There’s also research into developing electric engines that don’t rely on the use of magnets, such as synchronous reluctance motors.

For batteries, there is active research into finding alternatives to REE-based cathodes for use in electric vehicles. There are even prototypes of battery-free electronics, which could be a game-changer for many consumer electronics.

While there are some promising alternatives, it’s important to note that for many applications, there are no suitable substitutes for REEs at the moment, so investment in innovation and research is vital.

Focusing on the circular economy and finding REE alternatives is vital for ensuring a sustainable future for these materials and the industries that rely on them. However, neither of these will make a significant dent in the global demand for REEs in the short term.

This is why it’s also essential to continue to explore ways to increase supply through responsible mining to reduce the environmental impact of extraction and production.

Sources

[1]: https://oilprice.com/Alternative-Energy/Renewable-Energy/Europe-Looks-To-Reduce-Dependence-On-Chinas-Critical-Minerals.html
[2]: https://www.americangeosciences.org/critical-issues/faq/what-are-rare-earth-elements-and-why-are-they-important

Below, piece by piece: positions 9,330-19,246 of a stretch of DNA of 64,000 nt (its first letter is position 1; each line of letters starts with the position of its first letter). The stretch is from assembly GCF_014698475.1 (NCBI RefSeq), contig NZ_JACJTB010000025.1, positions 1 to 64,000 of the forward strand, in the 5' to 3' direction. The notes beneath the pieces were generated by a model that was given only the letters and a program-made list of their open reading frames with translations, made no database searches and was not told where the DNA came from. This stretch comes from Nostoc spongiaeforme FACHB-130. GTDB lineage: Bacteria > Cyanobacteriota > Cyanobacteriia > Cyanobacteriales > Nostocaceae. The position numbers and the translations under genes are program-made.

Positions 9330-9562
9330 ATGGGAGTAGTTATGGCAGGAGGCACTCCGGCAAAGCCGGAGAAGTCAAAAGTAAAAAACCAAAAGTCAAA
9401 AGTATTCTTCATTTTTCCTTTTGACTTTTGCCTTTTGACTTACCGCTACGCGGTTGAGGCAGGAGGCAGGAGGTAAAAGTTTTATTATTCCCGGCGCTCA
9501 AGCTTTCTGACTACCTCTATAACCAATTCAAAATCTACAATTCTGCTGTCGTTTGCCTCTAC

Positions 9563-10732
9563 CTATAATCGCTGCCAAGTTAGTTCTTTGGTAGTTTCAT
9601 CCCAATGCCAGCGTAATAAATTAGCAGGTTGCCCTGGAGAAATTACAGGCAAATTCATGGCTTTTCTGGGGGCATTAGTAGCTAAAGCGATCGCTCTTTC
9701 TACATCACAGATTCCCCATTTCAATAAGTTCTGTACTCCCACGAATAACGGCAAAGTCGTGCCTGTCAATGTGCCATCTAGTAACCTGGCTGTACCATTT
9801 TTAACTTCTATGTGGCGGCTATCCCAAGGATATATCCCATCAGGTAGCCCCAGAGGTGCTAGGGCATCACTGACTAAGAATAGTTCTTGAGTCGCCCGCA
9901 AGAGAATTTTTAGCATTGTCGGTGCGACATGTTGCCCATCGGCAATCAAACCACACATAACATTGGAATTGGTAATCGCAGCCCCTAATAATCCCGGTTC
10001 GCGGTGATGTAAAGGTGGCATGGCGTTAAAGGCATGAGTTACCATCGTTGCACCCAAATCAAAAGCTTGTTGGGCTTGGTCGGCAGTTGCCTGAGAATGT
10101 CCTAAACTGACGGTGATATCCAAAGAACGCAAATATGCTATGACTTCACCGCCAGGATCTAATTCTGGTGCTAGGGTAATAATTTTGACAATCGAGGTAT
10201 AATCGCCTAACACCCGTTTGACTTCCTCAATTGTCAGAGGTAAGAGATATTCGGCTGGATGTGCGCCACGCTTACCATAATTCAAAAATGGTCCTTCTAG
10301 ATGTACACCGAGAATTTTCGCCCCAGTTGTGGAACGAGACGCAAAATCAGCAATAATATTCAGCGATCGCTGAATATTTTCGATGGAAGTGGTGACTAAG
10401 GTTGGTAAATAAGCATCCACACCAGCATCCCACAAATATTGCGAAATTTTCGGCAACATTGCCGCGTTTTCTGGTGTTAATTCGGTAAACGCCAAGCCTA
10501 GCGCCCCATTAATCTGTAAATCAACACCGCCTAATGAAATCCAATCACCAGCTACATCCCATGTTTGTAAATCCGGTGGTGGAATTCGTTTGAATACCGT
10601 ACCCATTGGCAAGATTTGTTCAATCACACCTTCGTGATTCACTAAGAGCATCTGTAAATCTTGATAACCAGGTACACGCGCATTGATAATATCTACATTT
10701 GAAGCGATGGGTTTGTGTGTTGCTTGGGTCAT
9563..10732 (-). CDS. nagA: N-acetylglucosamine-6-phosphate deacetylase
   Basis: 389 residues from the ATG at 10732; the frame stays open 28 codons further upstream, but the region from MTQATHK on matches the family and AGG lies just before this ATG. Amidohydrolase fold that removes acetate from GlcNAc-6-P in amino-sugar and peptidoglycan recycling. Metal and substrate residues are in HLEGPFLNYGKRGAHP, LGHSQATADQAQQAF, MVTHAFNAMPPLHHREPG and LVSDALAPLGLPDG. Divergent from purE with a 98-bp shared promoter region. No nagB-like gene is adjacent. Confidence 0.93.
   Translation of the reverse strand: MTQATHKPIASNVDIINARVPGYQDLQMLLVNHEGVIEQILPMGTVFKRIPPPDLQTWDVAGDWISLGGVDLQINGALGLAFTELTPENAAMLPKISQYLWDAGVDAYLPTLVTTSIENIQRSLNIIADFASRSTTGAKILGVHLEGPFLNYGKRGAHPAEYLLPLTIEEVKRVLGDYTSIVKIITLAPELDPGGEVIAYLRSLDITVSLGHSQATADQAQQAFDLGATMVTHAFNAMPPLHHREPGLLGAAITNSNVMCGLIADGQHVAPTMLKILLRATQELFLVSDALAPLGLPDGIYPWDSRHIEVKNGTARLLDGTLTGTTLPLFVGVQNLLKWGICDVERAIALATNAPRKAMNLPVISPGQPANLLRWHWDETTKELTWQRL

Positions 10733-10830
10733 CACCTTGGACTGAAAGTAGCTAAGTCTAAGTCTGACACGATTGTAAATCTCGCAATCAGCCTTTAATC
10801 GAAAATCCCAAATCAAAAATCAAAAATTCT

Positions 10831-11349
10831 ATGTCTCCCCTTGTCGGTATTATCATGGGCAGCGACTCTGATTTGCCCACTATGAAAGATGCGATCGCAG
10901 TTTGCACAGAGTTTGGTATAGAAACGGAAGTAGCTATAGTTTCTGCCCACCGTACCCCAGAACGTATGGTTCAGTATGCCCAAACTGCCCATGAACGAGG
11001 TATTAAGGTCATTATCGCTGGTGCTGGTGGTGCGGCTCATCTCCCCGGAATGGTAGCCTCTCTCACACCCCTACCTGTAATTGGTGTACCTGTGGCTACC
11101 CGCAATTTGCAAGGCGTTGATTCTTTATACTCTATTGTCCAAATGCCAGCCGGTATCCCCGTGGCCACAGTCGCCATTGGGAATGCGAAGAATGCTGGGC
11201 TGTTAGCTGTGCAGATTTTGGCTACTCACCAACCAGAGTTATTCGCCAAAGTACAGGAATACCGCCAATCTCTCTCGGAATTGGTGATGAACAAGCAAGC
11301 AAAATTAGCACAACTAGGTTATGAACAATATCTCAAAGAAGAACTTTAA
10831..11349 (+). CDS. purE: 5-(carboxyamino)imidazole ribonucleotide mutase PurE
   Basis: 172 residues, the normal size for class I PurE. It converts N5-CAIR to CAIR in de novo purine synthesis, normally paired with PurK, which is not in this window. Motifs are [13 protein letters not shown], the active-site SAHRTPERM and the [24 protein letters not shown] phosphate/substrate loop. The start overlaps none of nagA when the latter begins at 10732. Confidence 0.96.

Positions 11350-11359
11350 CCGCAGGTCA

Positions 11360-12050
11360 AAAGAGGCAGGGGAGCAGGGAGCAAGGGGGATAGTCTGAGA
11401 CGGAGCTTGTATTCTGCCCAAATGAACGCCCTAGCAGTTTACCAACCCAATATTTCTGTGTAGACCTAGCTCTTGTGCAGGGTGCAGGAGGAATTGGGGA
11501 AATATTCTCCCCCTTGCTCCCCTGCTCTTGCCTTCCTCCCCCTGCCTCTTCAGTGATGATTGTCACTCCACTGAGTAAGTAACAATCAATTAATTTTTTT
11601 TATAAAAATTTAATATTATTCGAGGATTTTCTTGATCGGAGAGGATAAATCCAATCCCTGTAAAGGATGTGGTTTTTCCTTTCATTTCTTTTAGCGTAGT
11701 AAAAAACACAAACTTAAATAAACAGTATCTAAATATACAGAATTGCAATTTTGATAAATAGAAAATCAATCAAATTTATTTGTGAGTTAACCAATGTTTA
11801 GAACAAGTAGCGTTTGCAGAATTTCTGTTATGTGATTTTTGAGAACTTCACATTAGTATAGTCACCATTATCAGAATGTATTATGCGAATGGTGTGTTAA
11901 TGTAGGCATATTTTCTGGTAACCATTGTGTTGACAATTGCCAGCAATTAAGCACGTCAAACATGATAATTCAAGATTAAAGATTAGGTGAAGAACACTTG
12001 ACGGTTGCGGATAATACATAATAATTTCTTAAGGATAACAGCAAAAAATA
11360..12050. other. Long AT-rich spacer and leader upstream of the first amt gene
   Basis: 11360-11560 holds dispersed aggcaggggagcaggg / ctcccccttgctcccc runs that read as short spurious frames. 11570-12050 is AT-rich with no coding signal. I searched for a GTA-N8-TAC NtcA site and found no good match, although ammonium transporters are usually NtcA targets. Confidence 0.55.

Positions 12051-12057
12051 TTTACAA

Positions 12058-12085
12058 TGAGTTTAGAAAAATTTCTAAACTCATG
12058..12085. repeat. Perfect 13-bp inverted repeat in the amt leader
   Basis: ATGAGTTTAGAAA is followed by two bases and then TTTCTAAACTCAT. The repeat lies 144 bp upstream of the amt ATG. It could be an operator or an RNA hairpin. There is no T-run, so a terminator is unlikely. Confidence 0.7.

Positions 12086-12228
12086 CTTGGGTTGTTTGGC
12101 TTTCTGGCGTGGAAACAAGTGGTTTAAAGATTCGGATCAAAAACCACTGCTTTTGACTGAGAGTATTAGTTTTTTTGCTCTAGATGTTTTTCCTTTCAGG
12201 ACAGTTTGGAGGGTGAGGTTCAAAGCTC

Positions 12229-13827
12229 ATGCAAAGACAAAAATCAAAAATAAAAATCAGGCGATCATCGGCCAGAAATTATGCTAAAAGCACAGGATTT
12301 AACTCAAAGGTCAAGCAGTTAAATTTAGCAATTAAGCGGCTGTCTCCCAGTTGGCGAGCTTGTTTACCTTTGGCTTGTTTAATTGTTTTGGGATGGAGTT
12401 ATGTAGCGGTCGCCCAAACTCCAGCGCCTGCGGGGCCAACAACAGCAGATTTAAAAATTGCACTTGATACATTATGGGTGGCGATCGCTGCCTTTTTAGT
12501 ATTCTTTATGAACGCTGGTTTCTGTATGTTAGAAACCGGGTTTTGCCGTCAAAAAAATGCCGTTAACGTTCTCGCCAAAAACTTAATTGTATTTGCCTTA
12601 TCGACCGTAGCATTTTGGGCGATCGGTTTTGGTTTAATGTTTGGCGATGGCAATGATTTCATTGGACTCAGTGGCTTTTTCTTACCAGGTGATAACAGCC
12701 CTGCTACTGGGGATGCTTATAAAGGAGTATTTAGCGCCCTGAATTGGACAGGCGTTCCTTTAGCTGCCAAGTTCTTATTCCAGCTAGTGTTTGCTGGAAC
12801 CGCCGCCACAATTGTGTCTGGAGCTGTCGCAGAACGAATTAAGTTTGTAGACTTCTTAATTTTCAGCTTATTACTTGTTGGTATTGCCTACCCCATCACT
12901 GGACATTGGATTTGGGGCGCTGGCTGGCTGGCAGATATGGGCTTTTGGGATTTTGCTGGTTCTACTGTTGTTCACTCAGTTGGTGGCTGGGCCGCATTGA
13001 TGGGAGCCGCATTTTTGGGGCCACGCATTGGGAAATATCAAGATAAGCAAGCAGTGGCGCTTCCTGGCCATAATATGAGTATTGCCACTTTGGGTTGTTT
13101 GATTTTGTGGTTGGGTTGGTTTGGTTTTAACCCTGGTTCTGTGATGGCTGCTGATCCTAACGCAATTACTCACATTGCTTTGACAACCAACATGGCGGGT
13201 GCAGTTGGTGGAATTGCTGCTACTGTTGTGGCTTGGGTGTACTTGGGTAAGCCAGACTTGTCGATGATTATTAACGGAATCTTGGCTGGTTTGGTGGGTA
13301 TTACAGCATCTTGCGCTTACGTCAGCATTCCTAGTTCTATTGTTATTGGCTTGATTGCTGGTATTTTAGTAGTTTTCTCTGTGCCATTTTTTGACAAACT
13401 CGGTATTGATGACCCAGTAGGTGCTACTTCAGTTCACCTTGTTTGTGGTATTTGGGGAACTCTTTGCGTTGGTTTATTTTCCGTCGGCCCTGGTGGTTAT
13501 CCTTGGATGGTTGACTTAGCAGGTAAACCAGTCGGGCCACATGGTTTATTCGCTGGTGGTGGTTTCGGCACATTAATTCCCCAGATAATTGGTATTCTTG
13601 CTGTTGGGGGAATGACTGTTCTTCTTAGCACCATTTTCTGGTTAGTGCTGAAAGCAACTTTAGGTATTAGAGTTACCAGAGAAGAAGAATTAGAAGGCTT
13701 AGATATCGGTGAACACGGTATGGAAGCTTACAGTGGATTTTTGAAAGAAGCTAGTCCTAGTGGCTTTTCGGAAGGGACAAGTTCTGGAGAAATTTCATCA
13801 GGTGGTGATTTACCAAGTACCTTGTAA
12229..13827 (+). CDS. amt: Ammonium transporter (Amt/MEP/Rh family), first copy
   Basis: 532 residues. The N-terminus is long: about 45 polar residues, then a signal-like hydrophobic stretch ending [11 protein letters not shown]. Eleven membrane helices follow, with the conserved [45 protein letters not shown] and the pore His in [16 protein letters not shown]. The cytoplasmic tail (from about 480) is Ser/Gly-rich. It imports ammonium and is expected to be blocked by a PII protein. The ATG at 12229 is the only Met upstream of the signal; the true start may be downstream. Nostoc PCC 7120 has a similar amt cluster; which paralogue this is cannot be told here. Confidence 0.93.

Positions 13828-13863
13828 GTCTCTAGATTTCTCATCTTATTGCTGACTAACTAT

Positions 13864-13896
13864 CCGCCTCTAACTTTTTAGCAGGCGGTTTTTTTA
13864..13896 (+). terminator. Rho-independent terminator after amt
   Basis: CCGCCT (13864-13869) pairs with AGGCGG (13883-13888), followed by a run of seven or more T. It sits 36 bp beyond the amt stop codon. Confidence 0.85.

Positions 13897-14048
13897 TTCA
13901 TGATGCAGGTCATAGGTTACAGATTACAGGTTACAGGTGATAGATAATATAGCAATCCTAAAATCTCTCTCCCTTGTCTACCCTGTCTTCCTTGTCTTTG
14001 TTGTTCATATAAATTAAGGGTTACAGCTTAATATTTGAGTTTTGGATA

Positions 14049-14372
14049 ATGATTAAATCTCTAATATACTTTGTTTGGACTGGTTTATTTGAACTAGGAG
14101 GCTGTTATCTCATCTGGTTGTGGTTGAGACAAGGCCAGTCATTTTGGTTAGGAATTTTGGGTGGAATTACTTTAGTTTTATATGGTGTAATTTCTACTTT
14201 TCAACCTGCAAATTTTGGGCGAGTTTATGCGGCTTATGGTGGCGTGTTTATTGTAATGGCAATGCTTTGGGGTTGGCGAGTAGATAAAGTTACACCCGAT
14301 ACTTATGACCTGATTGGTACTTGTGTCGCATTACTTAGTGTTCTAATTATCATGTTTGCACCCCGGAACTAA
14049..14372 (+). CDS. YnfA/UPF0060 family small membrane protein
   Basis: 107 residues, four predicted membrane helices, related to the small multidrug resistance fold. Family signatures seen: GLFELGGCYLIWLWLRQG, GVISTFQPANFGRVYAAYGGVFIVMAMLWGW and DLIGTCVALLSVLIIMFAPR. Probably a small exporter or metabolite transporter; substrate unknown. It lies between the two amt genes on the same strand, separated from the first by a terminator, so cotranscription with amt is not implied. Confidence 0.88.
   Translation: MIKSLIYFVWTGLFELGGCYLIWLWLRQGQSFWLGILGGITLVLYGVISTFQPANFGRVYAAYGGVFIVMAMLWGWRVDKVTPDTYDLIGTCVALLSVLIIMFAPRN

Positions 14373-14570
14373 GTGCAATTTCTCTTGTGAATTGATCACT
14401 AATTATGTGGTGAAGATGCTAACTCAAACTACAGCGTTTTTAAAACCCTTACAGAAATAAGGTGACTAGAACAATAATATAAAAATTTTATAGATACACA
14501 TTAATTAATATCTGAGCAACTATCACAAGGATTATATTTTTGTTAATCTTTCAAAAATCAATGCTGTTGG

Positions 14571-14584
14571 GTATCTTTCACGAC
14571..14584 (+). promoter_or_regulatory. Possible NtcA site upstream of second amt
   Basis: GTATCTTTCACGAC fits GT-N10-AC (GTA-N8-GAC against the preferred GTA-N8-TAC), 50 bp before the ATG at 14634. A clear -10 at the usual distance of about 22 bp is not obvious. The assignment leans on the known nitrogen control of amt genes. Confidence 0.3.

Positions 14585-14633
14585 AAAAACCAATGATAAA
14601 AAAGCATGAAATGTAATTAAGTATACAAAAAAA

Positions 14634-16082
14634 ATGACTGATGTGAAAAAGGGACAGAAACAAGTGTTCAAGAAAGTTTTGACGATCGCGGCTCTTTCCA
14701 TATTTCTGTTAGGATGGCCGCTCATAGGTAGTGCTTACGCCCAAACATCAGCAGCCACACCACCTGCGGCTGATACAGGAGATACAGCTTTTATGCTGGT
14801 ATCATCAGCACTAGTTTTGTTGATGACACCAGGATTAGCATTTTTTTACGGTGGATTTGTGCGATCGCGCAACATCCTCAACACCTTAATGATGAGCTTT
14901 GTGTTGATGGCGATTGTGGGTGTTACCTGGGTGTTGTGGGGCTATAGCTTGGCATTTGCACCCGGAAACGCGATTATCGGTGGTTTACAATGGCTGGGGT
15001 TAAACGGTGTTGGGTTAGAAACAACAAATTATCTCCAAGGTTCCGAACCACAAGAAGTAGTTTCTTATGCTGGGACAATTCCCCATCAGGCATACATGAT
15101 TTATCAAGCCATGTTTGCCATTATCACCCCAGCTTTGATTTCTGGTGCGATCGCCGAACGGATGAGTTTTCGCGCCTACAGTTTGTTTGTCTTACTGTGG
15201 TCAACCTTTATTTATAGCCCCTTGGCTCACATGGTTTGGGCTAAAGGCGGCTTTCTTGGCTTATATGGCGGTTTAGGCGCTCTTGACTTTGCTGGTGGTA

[3]: https://www.edisongroup.com/edison-explains/electric-vehicles-and-rare-earths/23277/
[4]: https://erma.eu/
[5]: https://www.gov.uk/government/publications/uk-critical-mineral-strategy/resilience-for-the-future-the-uks-critical-minerals-strategy

Did you miss this?

Other Popular Stories

  • Oil train disaster plays to the pro-pipeline position
  • Toronto team receives $250,000 prize for human-powered helicopter
  • Outperforming auto sector leads manufacturing "resurgence"
  • Ford launches new Edge for global market from Oakville
  • Crude Oil Prices Uncertain as OPEC Meets to Discuss Supply
  • Alphabet's Chairman praises Toronto technology as Google's Sidewalk Labs announces living "technology lab" for Toronto Portlands
  • Canada Goose expanding workforce, launching global ad campaign
  • Five Barrels of Water Produced Per Barrel of Oil
  • $1 billion injection from Quebec government will keep Bombardier aloft
  • Manufacturing industry showed strength in May: RBC
  • Space X Mars plans become feasible: Elon Musk's multi-planet species goal may yet launch
  • Nuclear emergency response centre for Ontario as countries deal with aging reactors
  • Ontario's food industry poised for growth
  • CAE to acquire Lockheed Martin flight training division
  • Truckers hopeful about progress on border security, emissions, after Washington summit
  • Higher efficiency solar cells within reach
  • $ Trillions needed to decarbonise global energy supply to meet Paris Agreement targets
  • Safer tank cars coming as railways ship more oil than ever
  • Canada's oil sands dispute with EU flares
  • Magna producing first all-olefin liftgate assembly for Nissan Rogue
Scroll to Top